There's no problem with the physics of adding two current sources together to charge a single battery. The problem might come with the control.
Battery chargers tend to be programmed to
a) charge the battery as quickly as possible
b) not overcharge the battery
It's easy for two parallel chargers to each limit the voltage to the battery. They will have slightly different thresholds, but that really doesn't matter.
The problem comes with current. Perhaps the safest way to parallel two chargers is to allocate each charger 50% of your battery's maximum charge current (or 30/70, or some other fixed fraction). Unfortnuately with a strong wind at night, or a calm sunny day, the maximum charge rate will be limited by your chargers at below the maximum possible for the battery.
Ideally you'd like either charger to charge up to the maximum rate of your battery, but limit the total current on a windy sunny day. That means they have to know about each other, and play nice. The feature needs to have been anticipated and included by the controllers' designers.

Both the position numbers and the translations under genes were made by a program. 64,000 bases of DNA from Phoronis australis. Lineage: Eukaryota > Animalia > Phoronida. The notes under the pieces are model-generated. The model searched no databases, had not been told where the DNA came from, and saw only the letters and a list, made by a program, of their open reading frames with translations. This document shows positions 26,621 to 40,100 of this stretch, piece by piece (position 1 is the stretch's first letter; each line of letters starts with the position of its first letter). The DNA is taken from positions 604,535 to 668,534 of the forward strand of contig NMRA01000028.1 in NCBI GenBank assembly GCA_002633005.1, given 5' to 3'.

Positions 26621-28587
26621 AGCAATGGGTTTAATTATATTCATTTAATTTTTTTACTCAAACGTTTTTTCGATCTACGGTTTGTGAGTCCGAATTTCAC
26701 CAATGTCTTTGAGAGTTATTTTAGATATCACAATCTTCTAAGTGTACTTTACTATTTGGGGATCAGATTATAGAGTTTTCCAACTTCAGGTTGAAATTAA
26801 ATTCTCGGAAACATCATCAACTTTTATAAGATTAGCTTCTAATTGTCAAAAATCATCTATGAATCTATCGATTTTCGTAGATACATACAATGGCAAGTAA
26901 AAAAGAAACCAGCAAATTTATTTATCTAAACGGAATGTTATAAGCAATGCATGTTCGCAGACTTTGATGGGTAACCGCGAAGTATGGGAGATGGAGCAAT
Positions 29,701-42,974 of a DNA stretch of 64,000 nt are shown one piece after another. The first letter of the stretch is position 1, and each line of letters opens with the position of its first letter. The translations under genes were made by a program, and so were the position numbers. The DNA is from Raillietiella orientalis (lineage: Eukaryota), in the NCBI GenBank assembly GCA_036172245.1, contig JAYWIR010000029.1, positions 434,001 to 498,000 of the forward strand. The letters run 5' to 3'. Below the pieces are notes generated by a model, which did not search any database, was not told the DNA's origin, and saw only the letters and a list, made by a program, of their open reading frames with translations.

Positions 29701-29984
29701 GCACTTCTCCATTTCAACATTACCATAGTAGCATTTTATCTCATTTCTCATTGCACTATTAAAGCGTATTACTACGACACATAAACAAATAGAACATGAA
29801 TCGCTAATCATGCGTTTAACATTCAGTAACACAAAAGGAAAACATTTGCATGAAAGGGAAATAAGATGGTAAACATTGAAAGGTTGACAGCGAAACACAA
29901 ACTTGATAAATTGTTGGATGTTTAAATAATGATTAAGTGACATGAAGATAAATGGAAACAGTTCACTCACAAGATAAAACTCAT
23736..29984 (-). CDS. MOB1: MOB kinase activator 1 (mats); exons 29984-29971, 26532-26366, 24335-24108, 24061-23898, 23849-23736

If they are only standalone chargers, but both have a digital port, and can report current and be controlled on the fly, then you can tack on an Arduino or PI, and control the limits yourself.
If they don't have digital control, you may be able to do something on the analogue side, but you'd need to know what you were doing.